Topic: Economics

Is this time really different? Will Automation kill off development?

Is this time really different? That’s the argument whenever people want to ignore the lessons of history (eg arguing that this particular financial bubble/commodity boom will never burst) and such claims usually merit a bucketload of scepticism. On the other hand (climate change, nuclear war) sometimes things really are different from everything that has gone […]

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Why is Africa’s Civil Society under Siege?

Oxfam’s Ross Clarke (Governance and Legal Adviser ) and Desire Assogbavi (Resident Representative & Head of Office, Oxfam International Liaison Office to the African Union) introduce a new analysis of the threats to African civil society After years on the margins of the mainstream development agenda, addressing civic space is finally getting the attention it […]

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Are we heading for another debt crisis? If so, what should we be doing?

Just when you thought life couldn’t get more retro (Leonard Cohen on the radio, post-Brexit trade negotiations, impending nuclear war), here comes another debt crisis. Probably. Had a good briefing from some key wonks in Development Finance International and the Jubilee Debt Campaign, two small but vital watchdogs that play a vital role in maintaining […]

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Payment by Results in Aid: What’s new?

Development Economist Paul Clist discusses some of the ideas from his new paper (Link to paywalled article version, link to free draft version) Payment by Results (PbR) is a fairly new idea in aid, where a donor decides how much money to disburse on the basis of how much a recipient has achieved against a […]

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What’s happening on Global Inequality? Putting the ‘elephant graph’ to sleep with a ‘hockey stick’

For our second post on how to measure inequality (here’s the first), Muheed Jamaldeen, Senior Economist at Oxfam Australia, discusses absolute v relative Back in December 2013, two economists at the World Bank – Christopher Lakner and Branko Milanovic; produced a paper on ‘Global Income Distribution’, which presented a newly compiled and improved database of […]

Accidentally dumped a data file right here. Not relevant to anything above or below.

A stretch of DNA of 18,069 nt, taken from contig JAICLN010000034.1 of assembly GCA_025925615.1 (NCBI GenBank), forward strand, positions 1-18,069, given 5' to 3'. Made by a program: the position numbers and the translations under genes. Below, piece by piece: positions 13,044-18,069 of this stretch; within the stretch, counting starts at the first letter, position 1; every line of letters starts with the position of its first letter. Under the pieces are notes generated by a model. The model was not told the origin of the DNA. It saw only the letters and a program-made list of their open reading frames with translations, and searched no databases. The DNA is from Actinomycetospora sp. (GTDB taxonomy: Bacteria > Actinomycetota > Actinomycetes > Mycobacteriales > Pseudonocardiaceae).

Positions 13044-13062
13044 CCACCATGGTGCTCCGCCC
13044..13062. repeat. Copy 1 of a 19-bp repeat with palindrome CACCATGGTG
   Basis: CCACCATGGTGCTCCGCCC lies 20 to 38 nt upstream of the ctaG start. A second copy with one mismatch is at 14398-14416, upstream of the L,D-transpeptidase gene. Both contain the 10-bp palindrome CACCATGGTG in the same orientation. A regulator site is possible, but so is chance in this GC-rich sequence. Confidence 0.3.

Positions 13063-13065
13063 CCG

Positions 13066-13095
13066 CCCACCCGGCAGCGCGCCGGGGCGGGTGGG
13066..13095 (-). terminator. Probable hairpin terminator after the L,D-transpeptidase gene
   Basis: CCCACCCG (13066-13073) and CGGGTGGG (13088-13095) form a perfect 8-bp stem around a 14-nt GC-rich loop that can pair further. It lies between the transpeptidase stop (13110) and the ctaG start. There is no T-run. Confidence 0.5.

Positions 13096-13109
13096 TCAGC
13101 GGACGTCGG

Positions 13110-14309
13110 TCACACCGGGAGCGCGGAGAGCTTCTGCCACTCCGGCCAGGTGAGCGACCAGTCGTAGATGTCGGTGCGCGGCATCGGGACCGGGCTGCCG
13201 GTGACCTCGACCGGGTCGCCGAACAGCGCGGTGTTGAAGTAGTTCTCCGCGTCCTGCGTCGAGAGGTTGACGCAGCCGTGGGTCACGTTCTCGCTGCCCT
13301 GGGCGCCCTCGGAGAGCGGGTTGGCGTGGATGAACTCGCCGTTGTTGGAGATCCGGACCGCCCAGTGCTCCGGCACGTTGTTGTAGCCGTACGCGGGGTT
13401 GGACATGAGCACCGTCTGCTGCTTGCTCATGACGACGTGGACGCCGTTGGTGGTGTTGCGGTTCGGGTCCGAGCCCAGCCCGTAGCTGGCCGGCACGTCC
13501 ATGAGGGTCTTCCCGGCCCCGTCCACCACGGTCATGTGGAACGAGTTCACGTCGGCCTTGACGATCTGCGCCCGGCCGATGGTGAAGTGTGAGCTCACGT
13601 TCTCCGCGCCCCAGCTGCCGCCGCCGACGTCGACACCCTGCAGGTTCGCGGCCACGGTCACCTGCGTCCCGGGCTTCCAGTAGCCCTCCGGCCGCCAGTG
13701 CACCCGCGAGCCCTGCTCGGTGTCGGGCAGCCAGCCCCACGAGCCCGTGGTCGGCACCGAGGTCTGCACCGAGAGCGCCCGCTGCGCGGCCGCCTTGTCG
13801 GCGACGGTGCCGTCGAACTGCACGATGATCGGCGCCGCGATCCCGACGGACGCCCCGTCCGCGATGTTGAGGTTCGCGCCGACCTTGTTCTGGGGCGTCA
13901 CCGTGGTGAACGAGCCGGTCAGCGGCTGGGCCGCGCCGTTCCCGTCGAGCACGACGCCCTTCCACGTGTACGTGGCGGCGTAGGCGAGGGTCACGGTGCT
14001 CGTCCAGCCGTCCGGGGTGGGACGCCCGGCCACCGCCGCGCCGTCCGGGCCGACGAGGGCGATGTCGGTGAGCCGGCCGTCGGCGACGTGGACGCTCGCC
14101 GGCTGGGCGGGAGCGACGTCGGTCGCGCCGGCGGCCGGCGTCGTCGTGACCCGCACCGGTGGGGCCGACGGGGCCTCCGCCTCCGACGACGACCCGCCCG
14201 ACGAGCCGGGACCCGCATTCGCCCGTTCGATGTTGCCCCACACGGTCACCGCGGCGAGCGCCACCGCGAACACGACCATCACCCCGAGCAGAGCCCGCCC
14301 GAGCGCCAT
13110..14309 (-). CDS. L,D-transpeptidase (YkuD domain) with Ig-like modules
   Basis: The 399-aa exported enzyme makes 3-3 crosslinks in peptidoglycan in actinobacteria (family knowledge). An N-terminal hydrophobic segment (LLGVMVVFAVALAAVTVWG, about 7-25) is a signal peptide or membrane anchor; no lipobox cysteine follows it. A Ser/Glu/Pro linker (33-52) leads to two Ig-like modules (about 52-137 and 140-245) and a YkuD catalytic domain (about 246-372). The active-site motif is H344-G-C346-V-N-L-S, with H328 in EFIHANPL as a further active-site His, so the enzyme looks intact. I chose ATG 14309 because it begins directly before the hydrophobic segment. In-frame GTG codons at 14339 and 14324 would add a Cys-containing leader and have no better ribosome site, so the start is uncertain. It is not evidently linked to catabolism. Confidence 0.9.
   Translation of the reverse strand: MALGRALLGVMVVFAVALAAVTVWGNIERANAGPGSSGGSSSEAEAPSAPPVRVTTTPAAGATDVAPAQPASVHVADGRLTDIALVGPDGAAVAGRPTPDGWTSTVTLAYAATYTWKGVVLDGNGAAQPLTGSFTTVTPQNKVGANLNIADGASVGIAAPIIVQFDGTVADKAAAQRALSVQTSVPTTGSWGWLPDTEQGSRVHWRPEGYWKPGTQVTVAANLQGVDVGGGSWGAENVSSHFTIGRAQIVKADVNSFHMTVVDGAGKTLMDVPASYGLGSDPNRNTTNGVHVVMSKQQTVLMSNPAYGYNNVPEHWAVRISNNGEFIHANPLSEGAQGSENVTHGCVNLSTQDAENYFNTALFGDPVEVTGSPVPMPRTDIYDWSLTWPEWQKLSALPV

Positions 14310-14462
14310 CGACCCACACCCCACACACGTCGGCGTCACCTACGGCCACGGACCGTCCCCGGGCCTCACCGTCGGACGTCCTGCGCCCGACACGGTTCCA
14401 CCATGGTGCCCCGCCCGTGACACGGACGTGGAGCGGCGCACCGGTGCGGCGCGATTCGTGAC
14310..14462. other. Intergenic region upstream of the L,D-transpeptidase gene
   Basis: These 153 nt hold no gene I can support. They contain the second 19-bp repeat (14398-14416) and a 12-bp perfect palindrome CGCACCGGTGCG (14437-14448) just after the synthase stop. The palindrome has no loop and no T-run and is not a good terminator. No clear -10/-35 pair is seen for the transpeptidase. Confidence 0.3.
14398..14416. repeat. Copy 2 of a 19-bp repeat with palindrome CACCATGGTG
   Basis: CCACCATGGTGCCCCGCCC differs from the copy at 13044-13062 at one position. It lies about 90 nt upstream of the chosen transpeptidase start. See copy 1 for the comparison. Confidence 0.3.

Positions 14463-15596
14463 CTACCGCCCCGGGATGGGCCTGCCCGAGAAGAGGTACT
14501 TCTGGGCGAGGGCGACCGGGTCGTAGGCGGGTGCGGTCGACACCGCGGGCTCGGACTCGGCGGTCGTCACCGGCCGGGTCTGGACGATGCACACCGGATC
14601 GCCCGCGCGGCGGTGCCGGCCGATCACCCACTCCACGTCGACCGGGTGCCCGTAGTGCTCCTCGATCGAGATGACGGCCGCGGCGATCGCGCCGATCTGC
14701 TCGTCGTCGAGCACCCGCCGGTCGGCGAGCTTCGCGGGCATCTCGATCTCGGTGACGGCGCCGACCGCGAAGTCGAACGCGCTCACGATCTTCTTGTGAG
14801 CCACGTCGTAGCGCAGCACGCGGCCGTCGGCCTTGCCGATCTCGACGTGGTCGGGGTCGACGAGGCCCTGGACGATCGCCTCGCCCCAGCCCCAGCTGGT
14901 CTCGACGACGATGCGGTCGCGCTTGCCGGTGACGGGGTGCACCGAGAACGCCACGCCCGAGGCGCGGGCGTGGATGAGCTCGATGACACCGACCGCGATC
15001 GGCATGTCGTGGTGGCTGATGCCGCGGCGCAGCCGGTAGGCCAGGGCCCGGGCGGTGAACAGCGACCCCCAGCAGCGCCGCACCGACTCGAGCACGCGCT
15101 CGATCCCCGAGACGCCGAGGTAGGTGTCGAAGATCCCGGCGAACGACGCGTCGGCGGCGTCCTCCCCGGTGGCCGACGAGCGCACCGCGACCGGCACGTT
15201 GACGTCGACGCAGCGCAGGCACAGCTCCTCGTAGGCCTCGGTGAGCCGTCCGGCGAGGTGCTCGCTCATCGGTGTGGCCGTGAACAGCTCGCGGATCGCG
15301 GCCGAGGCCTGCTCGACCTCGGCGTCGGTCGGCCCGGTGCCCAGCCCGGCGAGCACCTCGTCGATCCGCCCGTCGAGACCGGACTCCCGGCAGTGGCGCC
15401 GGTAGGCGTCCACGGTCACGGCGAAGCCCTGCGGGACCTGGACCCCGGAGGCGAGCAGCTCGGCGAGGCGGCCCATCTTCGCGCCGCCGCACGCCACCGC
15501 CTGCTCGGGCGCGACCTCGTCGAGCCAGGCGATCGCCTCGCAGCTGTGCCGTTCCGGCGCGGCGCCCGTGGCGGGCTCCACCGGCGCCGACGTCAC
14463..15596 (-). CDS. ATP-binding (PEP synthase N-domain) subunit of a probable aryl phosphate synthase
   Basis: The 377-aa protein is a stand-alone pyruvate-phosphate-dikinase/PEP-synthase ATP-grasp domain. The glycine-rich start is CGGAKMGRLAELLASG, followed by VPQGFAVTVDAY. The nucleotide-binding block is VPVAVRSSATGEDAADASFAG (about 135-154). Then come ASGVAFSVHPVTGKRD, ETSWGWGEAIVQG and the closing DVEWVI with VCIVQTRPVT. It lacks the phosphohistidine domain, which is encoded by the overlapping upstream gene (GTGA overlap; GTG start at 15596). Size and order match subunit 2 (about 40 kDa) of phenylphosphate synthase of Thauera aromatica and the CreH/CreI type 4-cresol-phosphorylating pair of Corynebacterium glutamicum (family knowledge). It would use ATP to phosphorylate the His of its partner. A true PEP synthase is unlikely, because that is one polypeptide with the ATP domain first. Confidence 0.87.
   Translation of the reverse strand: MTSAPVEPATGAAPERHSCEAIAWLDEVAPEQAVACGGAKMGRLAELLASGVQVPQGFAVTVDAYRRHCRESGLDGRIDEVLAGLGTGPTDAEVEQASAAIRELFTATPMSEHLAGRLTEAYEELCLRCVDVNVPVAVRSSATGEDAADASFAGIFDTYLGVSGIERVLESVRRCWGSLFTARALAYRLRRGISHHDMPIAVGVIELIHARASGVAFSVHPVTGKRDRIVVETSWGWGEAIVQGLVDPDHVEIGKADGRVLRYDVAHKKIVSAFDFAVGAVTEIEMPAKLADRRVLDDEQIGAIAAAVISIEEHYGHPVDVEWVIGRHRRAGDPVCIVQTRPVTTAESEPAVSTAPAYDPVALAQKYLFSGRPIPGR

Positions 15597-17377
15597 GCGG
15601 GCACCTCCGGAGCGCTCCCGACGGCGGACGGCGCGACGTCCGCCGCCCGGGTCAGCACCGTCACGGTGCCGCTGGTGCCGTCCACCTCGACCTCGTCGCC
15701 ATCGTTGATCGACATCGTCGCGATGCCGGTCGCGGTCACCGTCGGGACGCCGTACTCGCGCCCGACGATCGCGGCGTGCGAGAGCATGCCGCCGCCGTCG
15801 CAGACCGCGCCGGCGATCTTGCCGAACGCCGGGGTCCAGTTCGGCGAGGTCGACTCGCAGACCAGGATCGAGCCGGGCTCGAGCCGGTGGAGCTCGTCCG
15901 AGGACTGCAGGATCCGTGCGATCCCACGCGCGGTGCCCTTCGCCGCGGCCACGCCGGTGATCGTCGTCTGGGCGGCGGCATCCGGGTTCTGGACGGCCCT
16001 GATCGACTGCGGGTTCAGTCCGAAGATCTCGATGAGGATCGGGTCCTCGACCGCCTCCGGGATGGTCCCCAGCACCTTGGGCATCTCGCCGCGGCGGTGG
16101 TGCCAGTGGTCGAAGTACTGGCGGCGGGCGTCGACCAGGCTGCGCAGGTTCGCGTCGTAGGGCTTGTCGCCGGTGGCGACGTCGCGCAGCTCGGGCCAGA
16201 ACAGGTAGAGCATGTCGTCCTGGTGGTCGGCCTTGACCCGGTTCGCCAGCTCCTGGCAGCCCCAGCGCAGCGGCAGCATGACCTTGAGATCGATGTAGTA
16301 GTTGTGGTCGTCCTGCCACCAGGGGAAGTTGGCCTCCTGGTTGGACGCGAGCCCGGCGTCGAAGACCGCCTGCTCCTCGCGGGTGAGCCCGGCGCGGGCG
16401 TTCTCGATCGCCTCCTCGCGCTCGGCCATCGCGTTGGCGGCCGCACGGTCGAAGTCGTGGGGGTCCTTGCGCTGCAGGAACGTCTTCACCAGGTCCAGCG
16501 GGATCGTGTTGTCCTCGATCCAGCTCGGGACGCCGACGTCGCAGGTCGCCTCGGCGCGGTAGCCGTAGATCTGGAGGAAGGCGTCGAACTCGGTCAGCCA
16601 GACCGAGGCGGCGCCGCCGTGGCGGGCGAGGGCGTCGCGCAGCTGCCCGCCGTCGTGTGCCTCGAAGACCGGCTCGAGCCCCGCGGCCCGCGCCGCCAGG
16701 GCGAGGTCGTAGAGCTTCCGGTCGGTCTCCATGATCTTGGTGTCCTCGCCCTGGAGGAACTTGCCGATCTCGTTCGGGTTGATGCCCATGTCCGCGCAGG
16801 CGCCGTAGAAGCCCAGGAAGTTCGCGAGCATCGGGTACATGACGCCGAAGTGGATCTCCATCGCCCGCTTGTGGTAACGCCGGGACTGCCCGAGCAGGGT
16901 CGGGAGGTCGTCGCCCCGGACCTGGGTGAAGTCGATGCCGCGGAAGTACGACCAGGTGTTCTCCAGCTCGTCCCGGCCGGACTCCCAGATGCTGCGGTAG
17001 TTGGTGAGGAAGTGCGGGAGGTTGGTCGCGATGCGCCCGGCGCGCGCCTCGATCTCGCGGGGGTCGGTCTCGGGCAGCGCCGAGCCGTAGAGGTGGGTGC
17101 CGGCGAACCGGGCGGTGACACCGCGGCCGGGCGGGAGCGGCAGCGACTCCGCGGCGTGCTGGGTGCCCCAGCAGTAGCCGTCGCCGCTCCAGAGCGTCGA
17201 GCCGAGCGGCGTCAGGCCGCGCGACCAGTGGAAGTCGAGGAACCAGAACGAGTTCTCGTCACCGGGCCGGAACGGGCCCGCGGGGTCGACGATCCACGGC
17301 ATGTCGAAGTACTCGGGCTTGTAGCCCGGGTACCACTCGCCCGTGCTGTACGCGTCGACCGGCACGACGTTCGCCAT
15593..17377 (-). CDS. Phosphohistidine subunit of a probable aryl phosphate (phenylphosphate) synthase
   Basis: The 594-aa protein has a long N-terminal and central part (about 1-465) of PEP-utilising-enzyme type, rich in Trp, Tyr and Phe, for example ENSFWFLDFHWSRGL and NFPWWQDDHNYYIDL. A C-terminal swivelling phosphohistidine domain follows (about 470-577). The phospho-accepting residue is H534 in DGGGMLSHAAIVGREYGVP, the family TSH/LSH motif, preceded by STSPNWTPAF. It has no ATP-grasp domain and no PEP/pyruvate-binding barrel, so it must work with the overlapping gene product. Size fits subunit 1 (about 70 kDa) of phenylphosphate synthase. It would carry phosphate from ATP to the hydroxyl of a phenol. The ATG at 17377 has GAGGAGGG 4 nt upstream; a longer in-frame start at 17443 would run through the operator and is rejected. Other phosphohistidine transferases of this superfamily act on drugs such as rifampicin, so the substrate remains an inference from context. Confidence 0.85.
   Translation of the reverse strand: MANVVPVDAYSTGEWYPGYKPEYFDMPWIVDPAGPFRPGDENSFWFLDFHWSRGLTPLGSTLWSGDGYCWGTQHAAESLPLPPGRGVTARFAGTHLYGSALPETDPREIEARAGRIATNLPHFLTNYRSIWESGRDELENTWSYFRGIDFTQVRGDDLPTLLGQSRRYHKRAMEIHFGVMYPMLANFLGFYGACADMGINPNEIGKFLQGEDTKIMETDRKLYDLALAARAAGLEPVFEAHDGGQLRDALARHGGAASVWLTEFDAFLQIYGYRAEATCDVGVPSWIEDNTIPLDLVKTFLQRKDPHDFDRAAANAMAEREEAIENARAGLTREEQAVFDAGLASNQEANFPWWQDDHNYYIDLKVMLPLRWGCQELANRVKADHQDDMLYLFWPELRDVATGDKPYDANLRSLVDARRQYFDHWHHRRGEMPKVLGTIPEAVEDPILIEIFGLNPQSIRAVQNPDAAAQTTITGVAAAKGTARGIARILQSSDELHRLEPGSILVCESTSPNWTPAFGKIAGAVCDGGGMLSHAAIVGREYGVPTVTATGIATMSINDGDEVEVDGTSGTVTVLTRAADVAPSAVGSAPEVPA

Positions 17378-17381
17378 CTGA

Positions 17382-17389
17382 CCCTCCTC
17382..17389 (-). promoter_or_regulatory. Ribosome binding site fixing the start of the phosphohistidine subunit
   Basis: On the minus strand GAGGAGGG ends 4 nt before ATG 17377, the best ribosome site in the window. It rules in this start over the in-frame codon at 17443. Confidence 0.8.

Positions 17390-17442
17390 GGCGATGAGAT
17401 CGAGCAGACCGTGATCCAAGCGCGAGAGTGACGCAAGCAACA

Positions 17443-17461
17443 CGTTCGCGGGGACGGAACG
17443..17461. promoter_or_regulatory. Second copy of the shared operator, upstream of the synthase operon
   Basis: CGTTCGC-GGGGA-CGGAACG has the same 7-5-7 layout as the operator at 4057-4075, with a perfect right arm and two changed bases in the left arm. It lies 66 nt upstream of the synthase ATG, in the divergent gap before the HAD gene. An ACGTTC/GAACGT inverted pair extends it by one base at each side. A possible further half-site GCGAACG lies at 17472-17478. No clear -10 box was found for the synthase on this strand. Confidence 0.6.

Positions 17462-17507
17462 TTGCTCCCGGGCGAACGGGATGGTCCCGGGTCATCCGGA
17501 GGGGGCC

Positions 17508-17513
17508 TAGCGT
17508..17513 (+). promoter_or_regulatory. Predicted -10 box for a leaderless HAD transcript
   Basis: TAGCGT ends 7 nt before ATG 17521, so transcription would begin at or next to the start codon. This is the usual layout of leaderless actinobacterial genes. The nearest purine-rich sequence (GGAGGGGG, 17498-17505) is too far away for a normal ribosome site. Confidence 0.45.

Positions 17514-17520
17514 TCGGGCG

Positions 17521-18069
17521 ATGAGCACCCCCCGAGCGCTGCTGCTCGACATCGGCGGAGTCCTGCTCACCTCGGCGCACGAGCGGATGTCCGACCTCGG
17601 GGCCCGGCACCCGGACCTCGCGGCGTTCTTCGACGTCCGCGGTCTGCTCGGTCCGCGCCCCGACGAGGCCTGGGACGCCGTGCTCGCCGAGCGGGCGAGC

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The Politics of Measuring Inequality: What gets left out and why?

Two posts on the measurement of inequality this week, so you’ll need to activate the brain cells. First up Oxfam researcher Franziska Mager summarizes a paper co-authored with Deborah Hardoon for a panel at the recent Development Studies Association conference on the power and politics behind the statistics. A version of this post appeared on […]

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How can we make Disasters Dull? Book review

Oxfam Senior Humanitarian Policy Adviser Debbie Hillier can barely contain her excitement – today is International Day for Disaster Reduction. To celebrate, she reviews a new book on the issue While policy frameworks on Disaster Risk Reduction have proliferated – the SDGs, the Paris Agreement, the Sendai Framework – the practicality remains elusive. This is the issue […]

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Talk is cheap, but will the World Bank really step up on inequality?

Max Lawson, Oxfam’s Head of Development Finance and Public Services raises the curtain this week’s World Bank and IMF Annual Meetings before hopping on the plane to Washington I have been going to the Annual Meetings of the World Bank and IMF longer than I care to remember, certainly since most Oxfam policy wonks were […]

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The world’s top 100 economies: 31 countries; 69 corporations

The campaigning NGO Global Justice Now (formerly World Development Movement) have done us all a favour by updating the table comparing the economic might of the largest countries and corporations. Headline finding?  ‘The number of businesses in the top 100 economic entities jumped to 69 in 2015 from 63 in the previous year’ according to […]

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Please help sharpen up the World Bank’s theory of change on governance and law

The World Bank is helping us hone our speed reading skills this week, by publishing a draft of its forthcoming World Development Report 2017 on Governance and the Law and asking for comments by Friday. Someone has helpfully put a track changes version online here, comparing the new (‘green cover’) draft with the previous (‘yellow […]

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Precarious Lives: Food, Work and Care after the Global Food Crisis. Launch of new report, 9th September

Oxfam researcher John Magrath profiles a new joint Oxfam/IDS report and tries to convince you to come along to the launch in London on 9th September Duncan has written previously about one of the projects he was most proud of initiating while in (nominal!) charge of Oxfam’s Research Team. This started out as Life in a Time […]

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What sort of trade campaigns do we need around Brexit?

Not all conference calls are as terrible as the one depicted in ‘a conference call in real life’. Had a really good one yesterday with Oxfam/Exfam trade wonks on the impact of Brexit on Britain’s trade relations. Here’s my take. Around the early 2000s, I spent about 7 years as a trade wonk, first at CAFOD […]

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